SARS-CoV-2 is a positive sense RNA coronavirus that constitutes a new threat for the global community and economy. While vaccines against SARS-CoV-2 are being developed, the mechanisms through which this virus takes control of an infected cell to replicate remains poorly understood. Upon infection, viruses completely rely on host cell molecular machinery to survive and replicate. To escape from the immune response and proliferate, viruses strategically modulate cellular metabolism and alter subcellular organelle architecture and functions. One way they do this is by modulating the structure and function of mitochondria, a critical cellular metabolic hub but also a key platform for the regulation of cellular immunity. This versatile nature of mitochondria defends host cells from viruses through several mechanisms including cellular apoptosis, ROS signaling, MAVS activation and mitochondrial DNA-dependent immune activation. These events are regulated by mitochondrial dynamics, a process by which mitochondria alter their structure (including their length and connectivity) in response to stress or other cues. It is therefore not surprising that viruses, including coronaviruses hijack these processes for their survival. In this review, we highlight how positive sense RNA viruses modulate mitochondrial dynamics and metabolism to evade mitochondrial mediated immune response in order to proliferate.
    Keywords:  RNA viruses; SARS-CoV-2; immune response; metabolism; mitochondria; mitochondrial dynamics
    DOI:  https://doi.org/10.3389/fphar.2020.578599
  4. Materials (Basel). 2020 Sep 29. pii: E4336. [Epub ahead of print]13(19):
    Jung M, Choi H, Kim J, Mun JY.
      Propionic acid is a metabolite of the microbiome and can be transported to the brain. Previous data show that propionic acid changes mitochondrial biogenesis in SH-SY5Y cells and induces abnormal autophagy in primary hippocampal neurons. Maintaining mitochondrial function is key to homeostasis in neuronal cells, and mitophagy is the selective autophagy involved in regulating mitochondrial quality. Monitoring mitophagy though light microscopy or conventional transmission electron microscopy separately is insufficient because phases of mitophagy, including autophagosome and autolysosome in nano-resolution, are critical for studies of function. Therefore, we used correlative light and electron microscopy to investigate mitochondrial quality in SH-SY5Y cells after propionic acid treatment to use the advantages of both techniques. We showed, with this approach, that propionic acid induces mitophagy associated with mitochondrial quality.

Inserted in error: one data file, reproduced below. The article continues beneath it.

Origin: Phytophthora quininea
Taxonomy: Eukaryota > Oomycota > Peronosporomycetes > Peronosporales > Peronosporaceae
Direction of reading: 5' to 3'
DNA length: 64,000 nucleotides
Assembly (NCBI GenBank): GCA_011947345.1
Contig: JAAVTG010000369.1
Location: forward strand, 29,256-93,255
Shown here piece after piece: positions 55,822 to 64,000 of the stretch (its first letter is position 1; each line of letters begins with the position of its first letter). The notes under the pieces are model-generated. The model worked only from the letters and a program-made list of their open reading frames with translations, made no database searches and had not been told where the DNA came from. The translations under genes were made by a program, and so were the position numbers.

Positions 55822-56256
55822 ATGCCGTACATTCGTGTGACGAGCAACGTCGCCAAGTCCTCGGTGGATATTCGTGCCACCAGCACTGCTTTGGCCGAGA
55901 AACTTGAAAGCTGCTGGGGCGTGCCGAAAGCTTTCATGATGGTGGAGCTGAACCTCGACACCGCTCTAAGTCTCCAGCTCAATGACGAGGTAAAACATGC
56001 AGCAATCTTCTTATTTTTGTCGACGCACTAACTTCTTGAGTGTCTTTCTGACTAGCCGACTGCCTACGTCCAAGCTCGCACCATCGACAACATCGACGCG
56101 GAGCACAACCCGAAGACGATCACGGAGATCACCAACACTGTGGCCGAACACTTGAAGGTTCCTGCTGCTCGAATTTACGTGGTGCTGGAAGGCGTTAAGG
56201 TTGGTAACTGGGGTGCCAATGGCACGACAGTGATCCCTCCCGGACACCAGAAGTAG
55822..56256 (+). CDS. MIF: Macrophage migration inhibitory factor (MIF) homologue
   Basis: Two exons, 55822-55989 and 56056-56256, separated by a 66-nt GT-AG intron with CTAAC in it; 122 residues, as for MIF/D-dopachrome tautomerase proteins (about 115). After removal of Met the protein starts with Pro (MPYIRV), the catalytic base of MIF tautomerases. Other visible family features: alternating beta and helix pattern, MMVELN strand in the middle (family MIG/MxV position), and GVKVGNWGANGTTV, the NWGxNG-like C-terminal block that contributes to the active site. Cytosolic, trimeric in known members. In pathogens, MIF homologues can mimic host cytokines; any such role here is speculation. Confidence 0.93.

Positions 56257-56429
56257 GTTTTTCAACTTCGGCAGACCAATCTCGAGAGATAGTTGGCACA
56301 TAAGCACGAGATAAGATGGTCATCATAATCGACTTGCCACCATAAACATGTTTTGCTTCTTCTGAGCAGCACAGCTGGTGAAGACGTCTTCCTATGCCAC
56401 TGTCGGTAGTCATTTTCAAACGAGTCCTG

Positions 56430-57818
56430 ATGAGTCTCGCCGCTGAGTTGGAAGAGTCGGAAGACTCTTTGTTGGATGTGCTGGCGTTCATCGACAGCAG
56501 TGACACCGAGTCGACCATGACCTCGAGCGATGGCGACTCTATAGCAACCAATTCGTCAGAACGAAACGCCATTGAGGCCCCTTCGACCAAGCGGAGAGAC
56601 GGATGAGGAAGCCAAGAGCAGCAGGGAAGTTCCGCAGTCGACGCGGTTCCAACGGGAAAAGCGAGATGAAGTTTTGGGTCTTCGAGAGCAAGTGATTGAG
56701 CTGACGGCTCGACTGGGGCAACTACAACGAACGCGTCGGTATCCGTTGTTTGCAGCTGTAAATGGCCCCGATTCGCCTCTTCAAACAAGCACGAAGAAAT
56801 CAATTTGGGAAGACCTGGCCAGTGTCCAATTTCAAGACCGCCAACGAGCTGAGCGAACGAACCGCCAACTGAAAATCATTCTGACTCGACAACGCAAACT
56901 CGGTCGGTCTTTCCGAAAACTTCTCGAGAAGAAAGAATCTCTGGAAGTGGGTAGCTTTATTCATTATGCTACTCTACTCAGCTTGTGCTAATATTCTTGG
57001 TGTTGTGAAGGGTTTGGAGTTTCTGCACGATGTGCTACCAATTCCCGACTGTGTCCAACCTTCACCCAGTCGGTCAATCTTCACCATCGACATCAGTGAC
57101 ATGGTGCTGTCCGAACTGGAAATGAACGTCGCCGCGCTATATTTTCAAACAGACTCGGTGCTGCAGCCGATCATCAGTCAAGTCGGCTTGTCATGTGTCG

Keywords:  autophagy; correlative light and electron microscopy (CLEM); mitophagy; propionic acid
    DOI:  https://doi.org/10.3390/ma13194336
  5. EMBO J. 2020 Oct 01. 39(19): e103530
    Beretta M, Santos CX, Molenaar C, Hafstad AD, Miller CC, Revazian A, Betteridge K, Schröder K, Streckfuß-Bömeke K, Doroshow JH, Fleck RA, Su TP, Belousov VV, Parsons M, Shah AM.
      Cells subjected to environmental stresses undergo regulated cell death (RCD) when homeostatic programs fail to maintain viability. A major mechanism of RCD is the excessive calcium loading of mitochondria and consequent triggering of the mitochondrial permeability transition (mPT), which is especially important in post-mitotic cells such as cardiomyocytes and neurons. Here, we show that stress-induced upregulation of the ROS-generating protein Nox4 at the ER-mitochondria contact sites (MAMs) is a pro-survival mechanism that inhibits calcium transfer through InsP3 receptors (InsP3 R). Nox4 mediates redox signaling at the MAM of stressed cells to augment Akt-dependent phosphorylation of InsP3 R, thereby inhibiting calcium flux and mPT-dependent necrosis. In hearts subjected to ischemia-reperfusion, Nox4 limits infarct size through this mechanism. These results uncover a hitherto unrecognized stress pathway, whereby a ROS-generating protein mediates pro-survival effects through spatially confined signaling at the MAM to regulate ER to mitochondria calcium flux and triggering of the mPT.
    Keywords:  InsP3 receptor; NADPH oxidase-4; calcium signaling; cell death; mitochondria-associated membrane